2. Scene. Trurl and Klapaucius captured King Krool with their beast. It had the shape and appearance of three police officers and arrested the king. They had to go in front of the ministers to explain how they defeated the king. Previously, they used a Postmaster General robot to deliver a letter to the ministers.

Quote:
First, they had to determine what would check the King, catch him flatfooted, so to speak. To this end, they created by nonlinear transmutation a police subset within the beast, since everyone knows that resisting or interfering with an officer who is making an arrest lege artis is a cosmic offense and utterly unthinkable. So much for the psychology of it -- except that the Postmaster General was utilized here on similar grounds: an official of lower rank might not have made it past the guards, the letter then would not have been delivered, and the constructors would have very literally lost their heads. Moreover, the Postmaster mannequin had been given means to bribe the guards, should that have proved necessary. Every eventuality had been anticipated and provided for. Now as far as the algorithms went: they had only to find the proper domain of beasts, closed, bounded and bonded, with plenty of laws both associative and distributive in operation, throw in a constable constant or two, some graphs of graft, squadratic equations and crime waves -- and the thing took over from there, once activated by the expedient of writing a document-program (behind the curtain with the bells) in castor oil ink, rendering it thereby sufficiently hard to swallow to serve as a red-tape generator.



3. Scene. Prince Ferrix is disguised as a human (a "paleface") to woo Princess Crystal, a robot that is enamored with humans. The trader he speaks of is an advisor from his kingdom that is helping him woo Princess Crystal. The speaker is Prince Ferrix and he's talking to Princess Crystal.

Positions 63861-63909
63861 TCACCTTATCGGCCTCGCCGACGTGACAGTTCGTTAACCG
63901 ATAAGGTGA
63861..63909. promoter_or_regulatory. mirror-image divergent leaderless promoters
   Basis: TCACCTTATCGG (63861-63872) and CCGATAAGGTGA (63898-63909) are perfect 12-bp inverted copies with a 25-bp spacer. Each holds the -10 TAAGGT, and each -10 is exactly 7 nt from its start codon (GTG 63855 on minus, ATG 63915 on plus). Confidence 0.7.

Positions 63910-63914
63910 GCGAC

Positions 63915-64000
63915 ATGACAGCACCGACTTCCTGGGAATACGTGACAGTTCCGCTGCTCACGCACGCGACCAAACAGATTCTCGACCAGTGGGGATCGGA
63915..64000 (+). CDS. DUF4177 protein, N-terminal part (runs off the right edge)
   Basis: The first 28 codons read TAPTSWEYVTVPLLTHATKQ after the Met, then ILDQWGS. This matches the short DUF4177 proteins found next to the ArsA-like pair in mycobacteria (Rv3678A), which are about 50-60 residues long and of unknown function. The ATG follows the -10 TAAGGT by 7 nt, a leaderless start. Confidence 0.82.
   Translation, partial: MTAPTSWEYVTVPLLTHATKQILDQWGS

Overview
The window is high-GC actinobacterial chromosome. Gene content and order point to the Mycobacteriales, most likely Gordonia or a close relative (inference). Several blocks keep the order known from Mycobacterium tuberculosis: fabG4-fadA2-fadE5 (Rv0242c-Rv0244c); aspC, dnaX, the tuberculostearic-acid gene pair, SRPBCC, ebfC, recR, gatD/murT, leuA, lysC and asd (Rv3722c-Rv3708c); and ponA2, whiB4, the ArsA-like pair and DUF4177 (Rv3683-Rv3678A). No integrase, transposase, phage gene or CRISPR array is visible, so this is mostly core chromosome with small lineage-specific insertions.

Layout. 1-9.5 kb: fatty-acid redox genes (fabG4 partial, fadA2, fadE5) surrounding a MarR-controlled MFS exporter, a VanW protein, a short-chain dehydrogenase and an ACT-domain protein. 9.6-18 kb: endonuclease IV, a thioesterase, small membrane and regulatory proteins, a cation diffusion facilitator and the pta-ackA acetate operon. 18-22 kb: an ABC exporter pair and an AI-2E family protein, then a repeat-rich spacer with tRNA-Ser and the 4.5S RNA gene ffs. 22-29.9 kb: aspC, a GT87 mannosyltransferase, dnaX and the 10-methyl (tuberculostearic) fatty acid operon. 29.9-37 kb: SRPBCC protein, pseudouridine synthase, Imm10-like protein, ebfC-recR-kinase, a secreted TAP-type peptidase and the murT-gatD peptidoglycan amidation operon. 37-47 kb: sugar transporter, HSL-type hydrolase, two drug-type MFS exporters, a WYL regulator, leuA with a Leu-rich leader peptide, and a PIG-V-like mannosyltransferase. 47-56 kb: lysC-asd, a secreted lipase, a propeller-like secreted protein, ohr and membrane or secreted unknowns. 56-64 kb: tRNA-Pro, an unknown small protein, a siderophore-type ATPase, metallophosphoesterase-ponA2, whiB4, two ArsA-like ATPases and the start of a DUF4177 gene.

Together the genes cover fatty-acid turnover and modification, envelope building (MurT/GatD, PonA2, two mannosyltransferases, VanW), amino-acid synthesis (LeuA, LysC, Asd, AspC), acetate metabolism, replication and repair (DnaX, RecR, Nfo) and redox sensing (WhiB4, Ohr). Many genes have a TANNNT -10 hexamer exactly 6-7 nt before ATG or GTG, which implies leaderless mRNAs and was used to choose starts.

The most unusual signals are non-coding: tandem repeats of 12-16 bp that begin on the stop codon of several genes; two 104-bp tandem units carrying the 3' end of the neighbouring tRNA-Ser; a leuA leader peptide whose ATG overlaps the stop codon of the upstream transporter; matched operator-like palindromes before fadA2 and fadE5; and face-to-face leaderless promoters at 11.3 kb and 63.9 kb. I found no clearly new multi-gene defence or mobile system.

Quote:
"Your Highness, my name is Myamlak and I crave nought else but to couple with you in a manner that is liquid, pulpy, doughy and spongy, in accordance with the customs of my people. I purposely permitted myself to be captured by the pirate, and requested him to sell me to this portly trader, as I knew the latter was headed for your kingdom. And I am exceeding grateful to his laminated person for conveying me hither, for I am as full of love for you as a swamp is full of scum."


4. Scene. Torturers are torturing a whimpering guy. Trurl holds a laser pistol on them and demands that they stop. He demands an explanation for the torture. The lead torturer explains it to Trurl, starting from "the beginning". The speaker is the lead torturer.

Quote:
There are legends, as you know, that speak of a race of paleface, who concocted robotkind out of a test tube, though anyone with a grain of sense knows this to be a foul lie . . . For in the Beginning there was naught but Formless Darkness, and in the Darkness, Magneticity, which moved the atoms, and whirling atom struck atom, and Current was thus created, and the First Light . . . from which the stars were kindled, and then the planets cooled, and in their cores the breath of Sacred Statisticality gave rise to microscopic Protomechanoans, which begat Proteromechanoids, which begat the Primitive Mechanisms. These could not yet calculate, nor scarcely put two and two together, but thanks to Evolution and Natural Subtraction they soon multiplied and produced Omnistats, which gave birth to the Servostat, the Missing Clink, and from it came our progenitor, Automatus Sapiens . . .


5. I mentioned in my previous post about someone on a planet waving at somebody. Here's the actual text, which sounds much better than what I wrote.

Quote:
Collecting his fee, plus an honorary degree and an engraved loving cup, Klapaucius blasted off to rejoin his friend. On the way, he noticed a planet and someone waving to him frantically. Thinking it might be Trurl in some sort of trouble, he landed.



Sun Sep 24, 2017 5:54 pm